2) This distribution of prime numbers along the number line is also said to be "random" by our high school math teachers. But it turns out to have what I think is termed "order of the second degree." Imagine creating a string of beads: black beads for nonprimes, white beads for primes, each representing an integer and ordered from one to N (N has to be fairly large). Make the first bead the centerpoint, and wrap the string compactly about that point in an outward-going spiral--creating a disk of beads, so to speak. If you have good eyesight, you will now see that the white beads form a very obvious pattern, rather like a poppy. If I'm interpreting this correctly: you cannot predict where the next prime will be, but you can assign varying degrees of probability to its appearance.

My point being--I wonder if some version of the "bead test" would reveal a VISUAL form in the expansion of Pi. Would any of you folks care to perform this test and report the results here?

Now that my juices are flowing...start with the first digit of the expansion of Pi ("1") and pretend that as you go to the right, you are actually going left, in terms of decimal values. Ie, an unending string that begins 14159265358979323...etc. Now perform the bead test on that number (the rule is that you never have a lesser number after a greater, and you never jump to, for instance, three-digit numbers until you have exhausted the two-digit ones per the preceding clause). So the first few are:
1
4
15
92
653
5897
What will the bead test show regarding the distribution of primes in this series? Anything visually interesting?

BioHazard
12-22-2002, 03:26 PM
I really like that idea, Scott. Someone try it? IANAProgrammer but I do think it would be relativly easy to make a program to do that. It would need to use the pi decimal finding algorithm as a base.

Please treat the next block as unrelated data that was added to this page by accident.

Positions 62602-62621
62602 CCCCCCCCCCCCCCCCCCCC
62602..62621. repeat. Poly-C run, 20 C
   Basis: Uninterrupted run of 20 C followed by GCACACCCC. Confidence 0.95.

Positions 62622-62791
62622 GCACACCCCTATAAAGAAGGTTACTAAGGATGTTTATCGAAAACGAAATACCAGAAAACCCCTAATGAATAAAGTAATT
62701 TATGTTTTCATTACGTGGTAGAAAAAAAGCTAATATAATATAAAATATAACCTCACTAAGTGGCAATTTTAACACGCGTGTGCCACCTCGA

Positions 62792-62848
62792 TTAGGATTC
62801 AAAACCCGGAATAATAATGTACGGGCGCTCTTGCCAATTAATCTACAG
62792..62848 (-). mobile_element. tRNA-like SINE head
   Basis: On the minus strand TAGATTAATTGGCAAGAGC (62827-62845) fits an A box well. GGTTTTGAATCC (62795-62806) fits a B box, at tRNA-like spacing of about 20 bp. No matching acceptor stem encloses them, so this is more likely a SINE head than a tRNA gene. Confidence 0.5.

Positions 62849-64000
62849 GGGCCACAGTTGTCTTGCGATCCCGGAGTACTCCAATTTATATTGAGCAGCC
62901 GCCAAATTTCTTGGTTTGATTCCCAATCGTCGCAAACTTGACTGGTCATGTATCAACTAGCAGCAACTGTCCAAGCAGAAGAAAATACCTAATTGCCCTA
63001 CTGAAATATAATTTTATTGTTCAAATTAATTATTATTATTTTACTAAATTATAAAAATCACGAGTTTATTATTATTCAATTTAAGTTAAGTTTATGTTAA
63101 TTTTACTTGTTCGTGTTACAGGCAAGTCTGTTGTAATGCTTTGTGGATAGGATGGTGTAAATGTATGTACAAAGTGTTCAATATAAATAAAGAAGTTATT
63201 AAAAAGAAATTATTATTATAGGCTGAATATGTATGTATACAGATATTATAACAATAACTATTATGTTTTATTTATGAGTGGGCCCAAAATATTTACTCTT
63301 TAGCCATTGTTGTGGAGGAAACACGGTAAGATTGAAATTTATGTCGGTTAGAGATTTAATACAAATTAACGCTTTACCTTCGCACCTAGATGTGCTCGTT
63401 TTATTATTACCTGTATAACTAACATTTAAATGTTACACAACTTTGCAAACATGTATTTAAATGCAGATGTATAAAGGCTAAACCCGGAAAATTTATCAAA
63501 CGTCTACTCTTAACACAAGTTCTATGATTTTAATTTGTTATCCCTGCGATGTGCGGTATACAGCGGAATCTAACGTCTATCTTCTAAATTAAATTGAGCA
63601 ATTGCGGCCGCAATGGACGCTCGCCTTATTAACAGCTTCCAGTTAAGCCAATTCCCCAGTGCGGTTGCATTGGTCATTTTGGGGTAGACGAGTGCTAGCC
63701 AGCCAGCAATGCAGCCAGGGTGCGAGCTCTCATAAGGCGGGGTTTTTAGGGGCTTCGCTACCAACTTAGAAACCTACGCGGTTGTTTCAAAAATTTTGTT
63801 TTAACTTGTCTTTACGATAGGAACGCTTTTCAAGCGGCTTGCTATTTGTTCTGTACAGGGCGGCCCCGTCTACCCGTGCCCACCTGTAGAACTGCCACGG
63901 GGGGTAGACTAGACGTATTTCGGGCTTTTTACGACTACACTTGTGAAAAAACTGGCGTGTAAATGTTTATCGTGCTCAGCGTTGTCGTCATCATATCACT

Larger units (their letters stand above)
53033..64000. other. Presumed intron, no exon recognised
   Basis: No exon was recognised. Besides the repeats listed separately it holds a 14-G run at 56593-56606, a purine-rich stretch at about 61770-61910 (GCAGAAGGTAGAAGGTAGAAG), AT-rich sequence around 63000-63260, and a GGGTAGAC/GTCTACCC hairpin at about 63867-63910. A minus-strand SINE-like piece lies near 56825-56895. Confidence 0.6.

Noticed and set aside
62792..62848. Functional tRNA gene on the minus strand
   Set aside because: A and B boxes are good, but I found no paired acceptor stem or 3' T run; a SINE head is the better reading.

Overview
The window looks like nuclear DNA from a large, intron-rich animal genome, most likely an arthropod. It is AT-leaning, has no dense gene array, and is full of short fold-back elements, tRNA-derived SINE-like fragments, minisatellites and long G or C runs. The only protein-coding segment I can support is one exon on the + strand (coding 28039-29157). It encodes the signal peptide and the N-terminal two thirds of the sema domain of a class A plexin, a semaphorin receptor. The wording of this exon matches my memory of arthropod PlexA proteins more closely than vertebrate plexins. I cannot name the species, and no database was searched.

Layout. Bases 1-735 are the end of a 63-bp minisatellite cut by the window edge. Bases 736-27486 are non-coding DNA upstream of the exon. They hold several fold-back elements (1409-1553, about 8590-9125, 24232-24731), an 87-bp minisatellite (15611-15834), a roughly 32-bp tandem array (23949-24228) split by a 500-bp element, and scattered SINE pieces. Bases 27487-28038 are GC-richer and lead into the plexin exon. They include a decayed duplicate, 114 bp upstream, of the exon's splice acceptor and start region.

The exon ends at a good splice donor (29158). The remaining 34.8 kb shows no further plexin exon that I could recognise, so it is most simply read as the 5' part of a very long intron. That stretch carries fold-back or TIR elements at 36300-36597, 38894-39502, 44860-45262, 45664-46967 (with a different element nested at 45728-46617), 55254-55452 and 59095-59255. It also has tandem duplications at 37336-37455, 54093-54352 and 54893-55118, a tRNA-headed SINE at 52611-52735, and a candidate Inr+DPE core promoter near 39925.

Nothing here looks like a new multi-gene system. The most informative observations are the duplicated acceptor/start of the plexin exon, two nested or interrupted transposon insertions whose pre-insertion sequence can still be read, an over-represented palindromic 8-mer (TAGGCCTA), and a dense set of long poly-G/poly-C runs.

As for my OP, I was thinking more along the lines of Sagan's book, Contact, with the "evidence" being proof of something greater than us.

ultrafilter
12-22-2002, 03:54 PM
Originally posted by Scott Dickerson
1) The motive behind the OP may be: what if some sort of analysis allowed one to actually "decipher" the decimal expansion of Pi, in such a way that it was found to contain an endless number of messages, not only in all languages known but in all POSSIBLE languages, with a content that was, in crucial respects, mutually consistent? (Maybe this is the idea in the Sagan novel; I'm also reminded of a Star Trek TNG episode in which ancient aliens encoded a video greeting in the DNA structure of all galactic life-forms). If someone insists on an evidentiary "proof of the existence of God," it's hard to imagine a better one.

But that's just a speculation as to the OP's motive.

If p is absolutely normal, then it all is in there at some point. If not, 1415 can be made to represent anything you like by means of a suitable decoder. ;)

2) This distribution of prime numbers along the number line is also said to be "random" by our high school math teachers. But it turns out to have what I think is termed "order of the second degree." Imagine creating a string of beads: black beads for nonprimes, white beads for primes, each representing an integer and ordered from one to N (N has to be fairly large). Make the first bead the centerpoint, and wrap the string compactly about that point in an outward-going spiral--creating a disk of beads, so to speak. If you have good eyesight, you will now see that the white beads form a very obvious pattern, rather like a poppy. If I'm interpreting this correctly: you cannot predict where the next prime will be, but you can assign varying degrees of probability to its appearance.